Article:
O•pin•ion

Noun: 1. A belief or judgment formed about something, not necessarily based on fact or  knowledge.

2. The beliefs or views of a large number or majority of people about a particular thing.

3. A belief or judgment that rests on ground insufficient to produce complete certainty.

Here’s an example of a communication where opinion rules on one side:

The telephone rings.

Landlord: Hello.

Tenant: We have to cancel the floor refinishing job. I have a conflict on my calendar for that weekend.

Landlord: I feel angry about canceling this job. I presented you with dates and you choose the one we scheduled. I understand that you feel there’s a conflict. I’ve invested a considerable amount of time and effort setting up this job. There are numerous people involved. How can you resolve the conflict so you can do what you need and the refinishing can occur?

Tenant: This is a very important meeting I’ve set up (opinion). It will impact me economically (opinion). You don’t understand (opinion) because you make money differently from how I make money (opinion). Look, we’ve had many run ins in the past (opinion) and…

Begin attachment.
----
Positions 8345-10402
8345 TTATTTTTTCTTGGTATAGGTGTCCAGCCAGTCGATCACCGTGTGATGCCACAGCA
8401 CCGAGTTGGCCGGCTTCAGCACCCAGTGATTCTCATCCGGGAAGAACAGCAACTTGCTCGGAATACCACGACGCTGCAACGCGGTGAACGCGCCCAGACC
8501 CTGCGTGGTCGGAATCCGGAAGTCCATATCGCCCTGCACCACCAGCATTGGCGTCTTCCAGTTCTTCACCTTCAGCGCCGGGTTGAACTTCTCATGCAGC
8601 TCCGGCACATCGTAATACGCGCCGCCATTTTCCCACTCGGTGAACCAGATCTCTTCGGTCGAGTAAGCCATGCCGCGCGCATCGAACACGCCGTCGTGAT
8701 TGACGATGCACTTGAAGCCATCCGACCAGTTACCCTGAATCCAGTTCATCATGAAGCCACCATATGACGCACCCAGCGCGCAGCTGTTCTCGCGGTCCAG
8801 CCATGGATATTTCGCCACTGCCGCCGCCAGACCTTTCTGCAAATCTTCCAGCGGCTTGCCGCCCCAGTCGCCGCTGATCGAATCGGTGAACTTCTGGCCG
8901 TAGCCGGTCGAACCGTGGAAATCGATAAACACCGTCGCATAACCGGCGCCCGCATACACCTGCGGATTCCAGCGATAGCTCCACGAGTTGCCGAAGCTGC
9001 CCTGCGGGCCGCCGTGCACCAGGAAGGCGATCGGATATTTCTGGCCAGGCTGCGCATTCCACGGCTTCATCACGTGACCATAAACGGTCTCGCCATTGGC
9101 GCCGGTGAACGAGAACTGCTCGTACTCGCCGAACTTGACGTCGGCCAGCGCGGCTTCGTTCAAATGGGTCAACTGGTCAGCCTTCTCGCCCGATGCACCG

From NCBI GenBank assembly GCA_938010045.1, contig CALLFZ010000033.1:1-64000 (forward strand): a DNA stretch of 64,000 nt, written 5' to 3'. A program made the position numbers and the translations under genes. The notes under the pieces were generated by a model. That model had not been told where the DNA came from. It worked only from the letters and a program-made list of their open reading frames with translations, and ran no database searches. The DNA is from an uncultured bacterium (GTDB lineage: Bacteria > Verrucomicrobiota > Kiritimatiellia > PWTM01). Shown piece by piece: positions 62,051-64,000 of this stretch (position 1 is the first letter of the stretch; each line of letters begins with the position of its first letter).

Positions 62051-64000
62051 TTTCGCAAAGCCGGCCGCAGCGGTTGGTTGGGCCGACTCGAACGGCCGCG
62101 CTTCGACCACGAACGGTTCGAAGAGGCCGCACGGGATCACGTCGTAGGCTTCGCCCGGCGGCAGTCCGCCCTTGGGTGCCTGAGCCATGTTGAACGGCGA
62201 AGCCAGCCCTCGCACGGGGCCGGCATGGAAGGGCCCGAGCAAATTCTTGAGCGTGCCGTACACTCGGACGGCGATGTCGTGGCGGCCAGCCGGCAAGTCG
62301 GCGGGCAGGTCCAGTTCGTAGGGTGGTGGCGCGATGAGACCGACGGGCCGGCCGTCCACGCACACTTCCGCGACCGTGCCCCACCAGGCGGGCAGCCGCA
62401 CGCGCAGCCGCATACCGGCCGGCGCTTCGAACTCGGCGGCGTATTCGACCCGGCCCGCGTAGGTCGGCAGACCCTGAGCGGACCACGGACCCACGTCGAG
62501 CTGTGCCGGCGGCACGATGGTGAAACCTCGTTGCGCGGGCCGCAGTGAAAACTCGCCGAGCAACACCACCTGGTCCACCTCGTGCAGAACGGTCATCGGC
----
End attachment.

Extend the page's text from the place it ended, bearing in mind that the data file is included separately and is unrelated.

Landlord: (interrupting) I am asking you a question in the present regarding an upcoming situation in the future. How can it work that you have your meeting and we can go ahead with the refinishing job as planned? If you consider this question and you can’t we’ll take the next step. I have to go now. Please get back to me. I’ll be available later this afternoon.